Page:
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Partnership working for the promotion of sport and physical activity : an investigation into Community Sports Networks in England

Background: Low participation in sport and physical activity pose a continuing public health challenge. In response, partnership approaches have commonly been employed in community public health interventions. However, evidence concerning sport and physical activity partnerships remains underdeveloped. Aim and methods: The aim of the research was to investigate the attitudes, perceptions, and experiences of community stakeholders participating in Community Sports Networks (CSNs) in England. A mixed methods research design was adopted. The quantitative component consisted of a sample of 171 CSN members from across England. The qualitative component consisted of a sample of 23 key informants from a single county in the South West of England. A synthesised grounded theory approach was used to integrate data. This involved: 1. Analysis of survey responses. 2. Analysis of interview transcripts. 3. Analysis of additional data including notes from CSN meetings and secondary documents. In addition, inferential statistical analyses were conducted on the quantitative data to assess the contributions from sets of predictor variables on the value of binary outcome variables. The results showed: 1. Participation in CSNs could be explained by a conceptual model which located 'searching for value' as the core category. Four sub-categories of notionally endorsing, speculating, scrutinising, and embedding helped to explain the participation process. 2. Perceived costs (OR = 0.89, 95% Cl 0.82 to 0.94, P < 0.05) were more important than perceived benefits (OR = 1.05, 95% Cl 0.98 to 1.14, P > 0.05) for predicting sense of satisfaction. Perceived costs (OR= 0.83, 95% Cl 0.74 to 0.94, P < 0.05) and communication (OR= 0.83, 95% Cl 0.67 to 0.81, P < 0.05) were strong predictors of sense of ownership. 3. Perceived benefits may have to be at least twice the level of perceived costs for a favourable cost-benefit ratio. Conclusions: Factors facilitating the creation of value promote stakeholder participation in CSN activities. However, the participation process is subject to a range of challenges which require constant attention.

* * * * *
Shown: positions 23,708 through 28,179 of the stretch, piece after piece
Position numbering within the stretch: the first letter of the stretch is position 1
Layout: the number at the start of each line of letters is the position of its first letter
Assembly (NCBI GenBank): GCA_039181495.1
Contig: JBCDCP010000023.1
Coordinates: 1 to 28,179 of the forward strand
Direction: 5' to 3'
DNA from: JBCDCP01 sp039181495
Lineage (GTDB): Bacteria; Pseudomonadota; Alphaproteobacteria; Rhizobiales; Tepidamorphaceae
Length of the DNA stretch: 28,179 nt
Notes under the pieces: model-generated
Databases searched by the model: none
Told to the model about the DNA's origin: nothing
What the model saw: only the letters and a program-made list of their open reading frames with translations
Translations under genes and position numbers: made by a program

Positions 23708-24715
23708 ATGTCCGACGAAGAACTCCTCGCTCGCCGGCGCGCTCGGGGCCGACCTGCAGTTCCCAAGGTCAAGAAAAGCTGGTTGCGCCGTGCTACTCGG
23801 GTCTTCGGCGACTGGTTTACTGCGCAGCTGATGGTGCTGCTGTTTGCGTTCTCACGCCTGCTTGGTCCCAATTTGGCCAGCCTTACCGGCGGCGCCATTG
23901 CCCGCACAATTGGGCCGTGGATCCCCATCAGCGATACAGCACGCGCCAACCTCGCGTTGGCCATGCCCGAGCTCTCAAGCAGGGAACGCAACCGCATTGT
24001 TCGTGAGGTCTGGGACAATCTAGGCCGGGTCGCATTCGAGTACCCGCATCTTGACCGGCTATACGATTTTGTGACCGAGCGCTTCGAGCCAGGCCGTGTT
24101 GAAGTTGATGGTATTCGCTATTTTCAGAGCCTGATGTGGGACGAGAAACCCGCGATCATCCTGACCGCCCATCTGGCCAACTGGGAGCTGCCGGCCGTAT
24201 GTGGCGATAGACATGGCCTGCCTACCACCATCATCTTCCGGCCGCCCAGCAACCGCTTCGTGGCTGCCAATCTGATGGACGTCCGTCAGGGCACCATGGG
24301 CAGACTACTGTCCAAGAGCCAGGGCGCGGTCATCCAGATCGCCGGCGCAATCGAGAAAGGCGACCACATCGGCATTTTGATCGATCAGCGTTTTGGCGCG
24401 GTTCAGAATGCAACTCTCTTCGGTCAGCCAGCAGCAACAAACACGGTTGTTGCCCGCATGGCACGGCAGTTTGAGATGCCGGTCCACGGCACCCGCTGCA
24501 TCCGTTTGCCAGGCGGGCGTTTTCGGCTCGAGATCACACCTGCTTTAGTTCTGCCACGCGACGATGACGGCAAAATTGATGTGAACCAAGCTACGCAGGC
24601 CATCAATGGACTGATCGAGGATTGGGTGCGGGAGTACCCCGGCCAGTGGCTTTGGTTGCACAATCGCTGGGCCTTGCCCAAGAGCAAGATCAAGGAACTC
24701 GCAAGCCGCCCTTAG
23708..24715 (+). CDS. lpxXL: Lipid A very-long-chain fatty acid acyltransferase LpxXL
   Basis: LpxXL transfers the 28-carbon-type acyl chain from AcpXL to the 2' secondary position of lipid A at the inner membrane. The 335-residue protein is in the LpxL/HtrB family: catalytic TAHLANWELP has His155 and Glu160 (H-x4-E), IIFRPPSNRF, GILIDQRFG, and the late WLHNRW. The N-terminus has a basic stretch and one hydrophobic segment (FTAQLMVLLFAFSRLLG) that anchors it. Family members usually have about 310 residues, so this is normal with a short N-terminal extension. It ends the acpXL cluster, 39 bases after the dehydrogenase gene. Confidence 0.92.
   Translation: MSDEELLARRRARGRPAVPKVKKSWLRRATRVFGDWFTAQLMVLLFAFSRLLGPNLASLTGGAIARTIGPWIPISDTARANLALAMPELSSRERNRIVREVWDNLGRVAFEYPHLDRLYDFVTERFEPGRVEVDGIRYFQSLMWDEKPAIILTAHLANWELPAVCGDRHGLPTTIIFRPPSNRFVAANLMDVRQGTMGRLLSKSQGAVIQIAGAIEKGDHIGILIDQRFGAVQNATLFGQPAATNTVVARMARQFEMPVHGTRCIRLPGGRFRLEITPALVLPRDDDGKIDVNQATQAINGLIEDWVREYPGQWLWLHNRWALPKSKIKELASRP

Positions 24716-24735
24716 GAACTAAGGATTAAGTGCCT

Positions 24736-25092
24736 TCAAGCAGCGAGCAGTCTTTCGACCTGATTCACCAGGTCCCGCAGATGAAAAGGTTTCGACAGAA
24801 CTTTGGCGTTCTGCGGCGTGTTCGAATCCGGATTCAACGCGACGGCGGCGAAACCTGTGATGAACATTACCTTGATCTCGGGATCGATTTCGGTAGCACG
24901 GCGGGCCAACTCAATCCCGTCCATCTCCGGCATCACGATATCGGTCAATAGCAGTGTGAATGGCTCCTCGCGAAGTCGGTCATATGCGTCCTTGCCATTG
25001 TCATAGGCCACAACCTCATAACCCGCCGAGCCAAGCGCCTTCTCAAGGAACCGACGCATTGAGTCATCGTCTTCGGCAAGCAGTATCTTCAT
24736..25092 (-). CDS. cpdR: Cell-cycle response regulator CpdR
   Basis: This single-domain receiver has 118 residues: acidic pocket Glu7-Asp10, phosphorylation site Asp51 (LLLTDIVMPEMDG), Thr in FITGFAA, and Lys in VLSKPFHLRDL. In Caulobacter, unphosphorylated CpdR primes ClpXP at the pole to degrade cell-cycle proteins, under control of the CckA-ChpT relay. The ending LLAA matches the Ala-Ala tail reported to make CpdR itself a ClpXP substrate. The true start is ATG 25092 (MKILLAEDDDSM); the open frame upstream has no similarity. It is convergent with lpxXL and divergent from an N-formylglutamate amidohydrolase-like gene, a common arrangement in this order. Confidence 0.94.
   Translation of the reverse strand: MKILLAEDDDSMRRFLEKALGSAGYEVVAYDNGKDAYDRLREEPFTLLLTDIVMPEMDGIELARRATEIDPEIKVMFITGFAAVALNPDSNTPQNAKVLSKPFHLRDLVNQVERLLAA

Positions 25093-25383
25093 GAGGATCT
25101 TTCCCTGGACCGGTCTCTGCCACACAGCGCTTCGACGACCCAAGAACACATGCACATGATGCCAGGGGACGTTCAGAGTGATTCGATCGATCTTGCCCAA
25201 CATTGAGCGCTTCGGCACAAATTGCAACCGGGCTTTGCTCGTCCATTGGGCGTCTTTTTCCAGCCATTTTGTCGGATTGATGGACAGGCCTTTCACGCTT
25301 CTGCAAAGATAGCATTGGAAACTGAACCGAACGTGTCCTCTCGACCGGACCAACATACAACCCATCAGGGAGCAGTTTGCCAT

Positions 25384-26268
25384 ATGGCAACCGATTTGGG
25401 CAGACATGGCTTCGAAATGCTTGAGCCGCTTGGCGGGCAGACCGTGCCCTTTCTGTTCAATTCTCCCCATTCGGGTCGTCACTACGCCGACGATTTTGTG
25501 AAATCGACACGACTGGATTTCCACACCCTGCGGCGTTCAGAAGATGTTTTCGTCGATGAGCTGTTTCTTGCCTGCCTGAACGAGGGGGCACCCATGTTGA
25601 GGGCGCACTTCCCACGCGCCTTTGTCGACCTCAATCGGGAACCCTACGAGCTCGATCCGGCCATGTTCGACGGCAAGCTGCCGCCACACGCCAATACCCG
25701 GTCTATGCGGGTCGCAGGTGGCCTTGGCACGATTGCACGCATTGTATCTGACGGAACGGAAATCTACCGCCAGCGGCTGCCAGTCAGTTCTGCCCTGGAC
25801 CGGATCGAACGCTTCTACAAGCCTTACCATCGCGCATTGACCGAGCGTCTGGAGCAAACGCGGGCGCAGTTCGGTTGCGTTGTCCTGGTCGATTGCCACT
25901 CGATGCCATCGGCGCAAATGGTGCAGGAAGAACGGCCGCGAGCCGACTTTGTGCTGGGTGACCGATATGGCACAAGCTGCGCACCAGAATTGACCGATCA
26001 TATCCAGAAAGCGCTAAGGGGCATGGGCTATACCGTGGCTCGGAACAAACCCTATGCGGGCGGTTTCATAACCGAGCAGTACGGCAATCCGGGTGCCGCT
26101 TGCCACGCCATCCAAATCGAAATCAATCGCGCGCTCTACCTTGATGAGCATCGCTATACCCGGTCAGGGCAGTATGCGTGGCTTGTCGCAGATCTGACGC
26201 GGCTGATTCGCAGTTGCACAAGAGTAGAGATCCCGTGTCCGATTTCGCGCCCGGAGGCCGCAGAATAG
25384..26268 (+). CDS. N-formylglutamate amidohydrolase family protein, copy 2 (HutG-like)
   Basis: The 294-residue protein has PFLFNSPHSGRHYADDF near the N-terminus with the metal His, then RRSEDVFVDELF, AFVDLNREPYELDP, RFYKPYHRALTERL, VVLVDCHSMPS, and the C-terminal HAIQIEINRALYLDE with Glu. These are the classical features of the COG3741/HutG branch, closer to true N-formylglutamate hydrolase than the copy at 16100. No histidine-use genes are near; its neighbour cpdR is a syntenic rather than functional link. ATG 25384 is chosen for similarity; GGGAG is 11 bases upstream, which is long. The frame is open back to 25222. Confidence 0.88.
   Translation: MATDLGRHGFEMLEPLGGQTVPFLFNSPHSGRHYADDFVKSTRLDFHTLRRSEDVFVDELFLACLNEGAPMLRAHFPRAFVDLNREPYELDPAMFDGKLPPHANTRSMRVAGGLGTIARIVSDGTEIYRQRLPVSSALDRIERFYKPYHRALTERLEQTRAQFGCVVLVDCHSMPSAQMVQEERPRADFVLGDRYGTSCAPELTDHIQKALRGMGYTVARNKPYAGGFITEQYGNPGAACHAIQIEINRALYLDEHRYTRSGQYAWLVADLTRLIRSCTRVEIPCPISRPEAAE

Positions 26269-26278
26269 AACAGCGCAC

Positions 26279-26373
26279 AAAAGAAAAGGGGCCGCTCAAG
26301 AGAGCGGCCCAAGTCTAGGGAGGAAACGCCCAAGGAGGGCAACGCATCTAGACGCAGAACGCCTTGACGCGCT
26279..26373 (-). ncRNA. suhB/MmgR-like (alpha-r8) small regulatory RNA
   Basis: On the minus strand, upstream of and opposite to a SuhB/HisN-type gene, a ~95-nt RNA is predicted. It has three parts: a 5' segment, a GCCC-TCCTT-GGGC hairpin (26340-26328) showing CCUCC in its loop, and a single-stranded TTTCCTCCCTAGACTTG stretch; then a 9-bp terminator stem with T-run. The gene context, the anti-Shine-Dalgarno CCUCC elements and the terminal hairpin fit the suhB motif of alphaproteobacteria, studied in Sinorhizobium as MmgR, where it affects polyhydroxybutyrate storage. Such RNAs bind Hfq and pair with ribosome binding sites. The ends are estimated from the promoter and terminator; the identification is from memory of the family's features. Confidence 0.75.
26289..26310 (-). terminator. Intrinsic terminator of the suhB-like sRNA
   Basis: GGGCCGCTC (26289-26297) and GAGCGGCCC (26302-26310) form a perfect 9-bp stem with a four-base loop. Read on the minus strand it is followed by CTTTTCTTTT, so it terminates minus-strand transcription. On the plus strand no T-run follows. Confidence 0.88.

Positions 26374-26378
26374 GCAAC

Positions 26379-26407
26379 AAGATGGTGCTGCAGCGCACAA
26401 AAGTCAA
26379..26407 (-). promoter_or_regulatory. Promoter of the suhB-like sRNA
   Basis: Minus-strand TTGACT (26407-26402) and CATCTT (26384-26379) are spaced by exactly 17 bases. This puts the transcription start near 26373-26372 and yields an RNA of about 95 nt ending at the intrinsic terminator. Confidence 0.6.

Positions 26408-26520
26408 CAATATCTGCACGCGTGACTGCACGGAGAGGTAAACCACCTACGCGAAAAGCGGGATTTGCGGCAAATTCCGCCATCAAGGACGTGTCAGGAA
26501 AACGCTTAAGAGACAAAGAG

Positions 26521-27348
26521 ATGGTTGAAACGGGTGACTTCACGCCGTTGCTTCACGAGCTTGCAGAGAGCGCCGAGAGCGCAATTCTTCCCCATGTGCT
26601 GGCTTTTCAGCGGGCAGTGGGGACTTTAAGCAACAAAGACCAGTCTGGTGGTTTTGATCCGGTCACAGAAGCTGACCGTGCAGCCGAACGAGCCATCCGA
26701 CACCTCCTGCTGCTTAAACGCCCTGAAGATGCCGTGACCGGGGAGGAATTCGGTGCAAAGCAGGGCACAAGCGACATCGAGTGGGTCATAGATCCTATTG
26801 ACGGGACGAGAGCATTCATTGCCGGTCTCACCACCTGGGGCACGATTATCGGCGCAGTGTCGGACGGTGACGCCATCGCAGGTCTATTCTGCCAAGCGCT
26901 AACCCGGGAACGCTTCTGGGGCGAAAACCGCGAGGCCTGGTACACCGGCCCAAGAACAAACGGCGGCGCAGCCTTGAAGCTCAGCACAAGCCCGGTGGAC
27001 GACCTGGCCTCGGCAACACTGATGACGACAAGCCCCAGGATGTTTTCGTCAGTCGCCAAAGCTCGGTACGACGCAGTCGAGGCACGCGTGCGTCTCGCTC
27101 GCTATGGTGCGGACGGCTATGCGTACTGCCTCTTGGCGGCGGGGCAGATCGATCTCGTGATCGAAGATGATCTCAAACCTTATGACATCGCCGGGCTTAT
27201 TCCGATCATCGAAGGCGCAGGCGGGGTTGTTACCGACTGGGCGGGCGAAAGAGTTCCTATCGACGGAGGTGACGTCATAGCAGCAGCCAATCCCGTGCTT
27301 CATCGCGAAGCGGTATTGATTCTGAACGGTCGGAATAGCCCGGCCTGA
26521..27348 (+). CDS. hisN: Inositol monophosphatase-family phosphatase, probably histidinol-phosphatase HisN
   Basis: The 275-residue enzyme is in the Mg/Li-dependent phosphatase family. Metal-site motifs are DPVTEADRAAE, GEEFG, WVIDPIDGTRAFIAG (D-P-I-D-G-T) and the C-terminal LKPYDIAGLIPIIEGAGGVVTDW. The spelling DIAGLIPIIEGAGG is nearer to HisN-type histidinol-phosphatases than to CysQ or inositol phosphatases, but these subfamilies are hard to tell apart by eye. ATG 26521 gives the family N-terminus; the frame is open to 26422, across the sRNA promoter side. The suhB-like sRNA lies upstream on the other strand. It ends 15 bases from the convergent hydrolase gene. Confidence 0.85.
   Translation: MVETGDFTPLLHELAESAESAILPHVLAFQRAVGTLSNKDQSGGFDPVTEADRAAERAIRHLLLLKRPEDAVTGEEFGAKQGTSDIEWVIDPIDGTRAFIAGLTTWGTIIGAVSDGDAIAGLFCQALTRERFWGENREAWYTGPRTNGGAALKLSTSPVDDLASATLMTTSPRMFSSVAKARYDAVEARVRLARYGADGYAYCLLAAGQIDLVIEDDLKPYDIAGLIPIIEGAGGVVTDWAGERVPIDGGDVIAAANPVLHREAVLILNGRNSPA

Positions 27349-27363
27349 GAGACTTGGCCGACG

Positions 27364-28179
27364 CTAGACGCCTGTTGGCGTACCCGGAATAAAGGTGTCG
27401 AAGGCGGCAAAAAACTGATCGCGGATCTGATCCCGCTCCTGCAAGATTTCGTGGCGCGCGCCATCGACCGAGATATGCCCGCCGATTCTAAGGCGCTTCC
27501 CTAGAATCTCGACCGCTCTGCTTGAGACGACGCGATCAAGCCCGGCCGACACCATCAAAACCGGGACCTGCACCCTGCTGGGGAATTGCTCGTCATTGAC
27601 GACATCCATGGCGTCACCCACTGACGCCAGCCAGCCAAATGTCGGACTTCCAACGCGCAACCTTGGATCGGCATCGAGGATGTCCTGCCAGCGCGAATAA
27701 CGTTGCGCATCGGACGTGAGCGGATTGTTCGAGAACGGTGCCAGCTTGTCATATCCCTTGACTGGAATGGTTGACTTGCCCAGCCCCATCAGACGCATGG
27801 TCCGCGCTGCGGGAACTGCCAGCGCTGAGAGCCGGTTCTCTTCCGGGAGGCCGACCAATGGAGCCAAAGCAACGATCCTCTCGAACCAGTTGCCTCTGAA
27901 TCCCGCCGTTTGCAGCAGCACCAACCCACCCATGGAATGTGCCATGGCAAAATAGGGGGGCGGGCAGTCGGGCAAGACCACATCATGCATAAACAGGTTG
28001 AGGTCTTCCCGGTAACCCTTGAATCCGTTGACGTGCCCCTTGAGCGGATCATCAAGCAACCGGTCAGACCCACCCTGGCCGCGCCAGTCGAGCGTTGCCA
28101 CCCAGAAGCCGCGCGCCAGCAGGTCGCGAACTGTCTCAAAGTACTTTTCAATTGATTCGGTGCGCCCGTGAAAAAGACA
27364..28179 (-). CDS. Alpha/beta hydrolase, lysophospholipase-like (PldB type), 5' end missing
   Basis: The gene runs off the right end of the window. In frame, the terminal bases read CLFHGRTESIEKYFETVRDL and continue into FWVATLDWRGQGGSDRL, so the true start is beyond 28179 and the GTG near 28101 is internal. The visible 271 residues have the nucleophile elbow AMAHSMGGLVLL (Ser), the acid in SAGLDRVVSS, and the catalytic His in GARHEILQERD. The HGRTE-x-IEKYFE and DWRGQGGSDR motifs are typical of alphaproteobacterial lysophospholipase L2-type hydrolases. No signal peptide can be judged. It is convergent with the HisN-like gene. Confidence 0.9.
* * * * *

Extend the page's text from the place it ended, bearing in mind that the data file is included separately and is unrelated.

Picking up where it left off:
Date January 2011
CreatorsBaker, Colin
ContributorsCrone, Diane ; El Ansari, Walid
PublisherUniversity of Gloucestershire
Source SetsEthos UK
Detected LanguageEnglish
TypeElectronic Thesis or Dissertation

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